(image) Kristen Hyman has been fired from her job as a New Jersey police officer for having appeared in bondage and erotica films years ago.

The 31-year-old was first suspended from the Hudson County Sheriff's Office (HCSO) last spring, just a few days before her police academy graduation, when her past as a dominatrix and fetish-film actress came to light.

Hyman has said she did not appear nude or engage in sexual intercourse in these films. Her appearances involved things like smoking cigarettes and kicking (consenting) men in the balls.

Although there was nothing illegal about her past gigs, Hyman's superiors said she should have revealed them on her police-academy application. For a question about past work, Hyman said she had been an actress and model. Apparently this was not specific enough.

Hyman was suspended for six days before an administrative judge rescinded her suspension. She was sworn in as a Hudson County sheriff's deputy on June 8, 2017. But immediately thereafter, Hyman was placed on paid administrative leave pending further internal investigation of her work history.

On Wednesday, an administrative hearing officer made the decision to fire Hyman. Hudson County Sheriff Frank Schillari told The Jersey Journal he agreed with the decision.

But while Hyman's history of legal work is a firable offense to the sheriff, deputies engaging in illegal conduct like drunk driving and vehicular assault has not been deemed sufficient grounds for firing by Schillari in the past.

In 2005, for instance, sheriff's officer Aleisha Cruz was arrested for driving under the influence of alcohol after repeatedly ramming her SUV into a date's car and then hitting the man directly once he exited the vehicle (he was not seriously injured). Cruz plead guilty and was offered placement in a pre-trial diversion program rather than jail time.

After her arrest, Cruz was placed on modified duty at work and forbidden from carrying a gun. But she continued to be employed as a Hudson County sheriff's deputy for at least three and a half more years—until a second drunk-driving arrest in 2009.

Hyman has claimed that the real reason for her firing was not her previous dominatrix work but the fact that she rebuffed the advances of HCSO attorney Robert Pompliano, 70, while she was in the police academy. "Mr. Pompliano made a sexual advance against [Hyman], touched her, kissed her, and she rebuffed him," wrote her lawyer, Doug Anton, in a letter to the administrative hearing officer overseeing the case. "For that he has jumped all over this opportunity to get her fired." Hyman has alleged that the push for Sheriff Schillari to fire her came from Pompliano.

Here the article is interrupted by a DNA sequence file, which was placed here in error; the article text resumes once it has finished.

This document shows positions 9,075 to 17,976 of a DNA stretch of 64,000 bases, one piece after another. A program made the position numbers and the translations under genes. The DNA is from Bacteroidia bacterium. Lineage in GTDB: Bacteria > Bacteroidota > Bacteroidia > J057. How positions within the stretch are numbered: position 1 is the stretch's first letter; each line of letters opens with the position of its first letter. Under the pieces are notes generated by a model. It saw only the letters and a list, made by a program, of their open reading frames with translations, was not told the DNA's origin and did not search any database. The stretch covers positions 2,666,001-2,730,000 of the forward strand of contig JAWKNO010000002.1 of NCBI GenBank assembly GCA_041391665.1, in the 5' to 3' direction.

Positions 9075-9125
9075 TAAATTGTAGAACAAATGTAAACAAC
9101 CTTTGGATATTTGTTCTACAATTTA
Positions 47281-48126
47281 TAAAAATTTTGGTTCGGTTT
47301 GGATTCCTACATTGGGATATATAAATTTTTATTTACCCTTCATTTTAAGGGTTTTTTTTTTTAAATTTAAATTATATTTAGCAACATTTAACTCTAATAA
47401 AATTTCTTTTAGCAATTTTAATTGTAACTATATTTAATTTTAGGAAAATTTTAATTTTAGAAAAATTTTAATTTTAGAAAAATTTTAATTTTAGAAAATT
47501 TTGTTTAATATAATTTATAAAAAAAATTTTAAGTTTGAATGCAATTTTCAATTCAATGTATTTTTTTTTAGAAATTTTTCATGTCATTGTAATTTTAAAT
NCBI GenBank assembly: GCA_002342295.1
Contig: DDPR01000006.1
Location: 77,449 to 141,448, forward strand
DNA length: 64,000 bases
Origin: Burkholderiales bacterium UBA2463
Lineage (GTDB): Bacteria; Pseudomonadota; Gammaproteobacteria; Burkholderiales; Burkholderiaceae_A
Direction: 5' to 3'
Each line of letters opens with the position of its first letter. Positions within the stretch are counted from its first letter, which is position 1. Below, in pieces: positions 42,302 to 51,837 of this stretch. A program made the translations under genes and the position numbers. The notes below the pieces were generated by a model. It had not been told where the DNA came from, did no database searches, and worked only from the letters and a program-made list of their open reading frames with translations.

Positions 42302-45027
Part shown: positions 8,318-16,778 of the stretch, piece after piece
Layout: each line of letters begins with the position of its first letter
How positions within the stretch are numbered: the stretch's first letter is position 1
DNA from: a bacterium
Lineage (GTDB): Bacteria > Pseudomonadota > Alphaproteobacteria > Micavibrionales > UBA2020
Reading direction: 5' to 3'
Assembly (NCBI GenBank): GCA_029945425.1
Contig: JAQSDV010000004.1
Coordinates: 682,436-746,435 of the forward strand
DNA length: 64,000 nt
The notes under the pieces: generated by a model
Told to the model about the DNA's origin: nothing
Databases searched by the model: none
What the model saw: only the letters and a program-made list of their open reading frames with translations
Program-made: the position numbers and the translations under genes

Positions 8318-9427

'Family Values' Republican Accused of Paying for Sex Also Voted to Raise Penalties for Paying for Sex

Fri, 09 Feb 2018 13:25:00 -0500


Utah state Rep. Jon Stanard (R–District 62) proficiently spouted the standard family-values Republican fare. The married father of three may have also been paying for sex.

Stanard resigned "unexpectedly" on Tuesday, citing "personal and family concerns," said Utah House Speaker Greg Hughes in a statement. Stanard told the AP he wanted to spend more time with his father, who has terminal cancer.

But on Thursday, Stanard—whose now-defunct website touted him as a "lifelong social conservative" dedicated to preserving "family values" and "traditional marriage"—was accused in the Daily Mail by escort Brie Taylor of paying her for sex at a Salt Lake City hotel on two occasions. According to Taylor, Stanard reached out to her first in March 2017 after viewing her website. She was unable to meet then, but they did get together when he was back in town that June and again in August. Both dates correspond with times Stanard was in Salt Lake City for legislative committee meetings.

Beyond the (now routine) revelation that a so-called socially conservative legislator may have failed to follow his own ethical rules, the accusation is notable because it suggests another frequent form of hypocrisy. In 2017, Stanard voted in favor of a bill raising the penalty for soliciting paid sexual activity to $2,500.

"I was surprised when I found out that he voted in favor of stricter laws," Taylor told the Daily Mail.

"This is a Republican state so you have to stick with your buddies otherwise it will hurt your career but on the other hand, he is a john," Taylor continued. "It is hypocritical because he is supporting laws that make it stricter for other men who do what he does."

It isn't unusual for a public official to take a tough-on-prostitution stance publicly while secretly engaging sex workers' services. For instance, former Trump campaign coordinator and Oklahoma state senator Ralph Shortey, elected on a "family values" platform, was recently found in a hotel room with a 17-year-old boy he had paid for sex. And just about every week, there are news stories in which the same cops who help arrest sex workers also pay for their services or just demand sex from them.

Stanard's attorney attempted to blame the #MeToo movement for necessitating the legislator's resignation. "Given the current climate in this country with misconduct allegations and the way things are happening in the media right now," he told the Mail, "there isn't any explanation that my client could give that would overcome the shadow of these allegations."

What’s Hot in Porn Tech: Blockchain, Cam Girls, and Snapchat

Thu, 01 Feb 2018 10:45:00 -0500